Papers of the American School of Classical Studies at Athens — 6.1890-1897 (1897)

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temple so closely connected with the theatre was in all probabil-
ity a temple of Dionysus, and if it be deemed rash to set aside
the testimony of Cyriac of Ancona, we might postulate a second
temple of Dionysus with almost as much show of reason as
Boeckh had for postulating a second temple of Artemis.

In the excavations about the temple we found very little pot-
tery. One piece of a lekyikos, however, with black figures on a
white ground, seems to indicate a date before the Persian "Wars.17
In contrast to this is a small marble head found under the layer
of poros covering the main opening in the temple. This cannot
well be earlier than the fourth century. If it be a divinity it is
most likely an Aphrodite.

In the dump heap we found a torso of a terra-cotta siren or
harpy, apparently a rattle for a child. It was covered with a.
coating of stucco, and was probably painted. This might belong
to almost any age.

Of the close connection between the altar and the theatre,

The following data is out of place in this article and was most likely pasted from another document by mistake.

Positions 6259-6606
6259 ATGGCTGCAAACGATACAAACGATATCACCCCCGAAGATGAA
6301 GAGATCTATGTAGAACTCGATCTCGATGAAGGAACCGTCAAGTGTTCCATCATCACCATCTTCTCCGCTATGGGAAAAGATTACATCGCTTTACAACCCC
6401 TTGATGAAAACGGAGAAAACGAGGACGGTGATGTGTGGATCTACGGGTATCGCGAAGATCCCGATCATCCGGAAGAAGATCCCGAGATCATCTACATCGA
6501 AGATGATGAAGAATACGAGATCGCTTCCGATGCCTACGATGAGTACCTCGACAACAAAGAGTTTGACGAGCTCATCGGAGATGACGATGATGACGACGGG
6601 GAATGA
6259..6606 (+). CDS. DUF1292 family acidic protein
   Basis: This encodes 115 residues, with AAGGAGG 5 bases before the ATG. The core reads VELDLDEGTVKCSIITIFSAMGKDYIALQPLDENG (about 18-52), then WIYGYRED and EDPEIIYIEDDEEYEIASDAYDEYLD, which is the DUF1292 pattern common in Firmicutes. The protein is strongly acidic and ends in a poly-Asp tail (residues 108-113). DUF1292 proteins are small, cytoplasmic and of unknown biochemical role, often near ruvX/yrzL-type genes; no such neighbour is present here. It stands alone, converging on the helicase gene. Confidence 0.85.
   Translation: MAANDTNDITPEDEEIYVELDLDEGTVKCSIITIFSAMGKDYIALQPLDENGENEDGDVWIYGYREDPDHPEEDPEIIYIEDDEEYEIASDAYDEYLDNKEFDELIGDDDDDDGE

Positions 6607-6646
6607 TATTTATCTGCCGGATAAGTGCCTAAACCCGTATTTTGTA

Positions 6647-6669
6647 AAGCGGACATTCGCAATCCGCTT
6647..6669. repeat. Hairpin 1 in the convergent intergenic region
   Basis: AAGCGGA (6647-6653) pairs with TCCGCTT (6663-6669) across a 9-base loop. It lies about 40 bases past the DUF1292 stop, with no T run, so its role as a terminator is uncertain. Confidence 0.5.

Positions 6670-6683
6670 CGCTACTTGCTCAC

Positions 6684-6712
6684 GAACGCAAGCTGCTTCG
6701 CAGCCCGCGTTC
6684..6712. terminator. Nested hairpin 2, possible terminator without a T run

which may help to afford an explanation of the enigmatical pas-
sage under the stage building, Professor Capps will treat in his
article on the theatre.

Near the line of bases extending westward from the theatre
(D D D D) were found four fragments of inscriptions, no one of
which affords a whole name. But what is more important, one
affords 0HKE and another HYAEI. This makes it certain that
the bases belong to choregic monuments, like those at Athens,18
and that this theatre was the scene of musical or dramatic con-
tests. The inscription containing rjv'Xei, and probably all the
others, is from the fourth century.


Since the location of the temple of Artemis Amarysia is the
burning question of Eretrian topography, and since we made the

17 E. A. Gardner in Jour, of Hell. Studies, 1894, p. 180 ff. Unfortunately the
exact place of finding was not noted. But we have at least an additional token that
the pre-Persian Eretria was on the same spot as the later city. Cf. Am. Jour, op
Arch, vir, p. 241.

18 Reisoii, De Musicis certaminibus, p. 84 ff. Harrison", Mythology and Monu-
ments of Athens, p. 268 f. The bases and architectural fragments Professor Capps
will describe.
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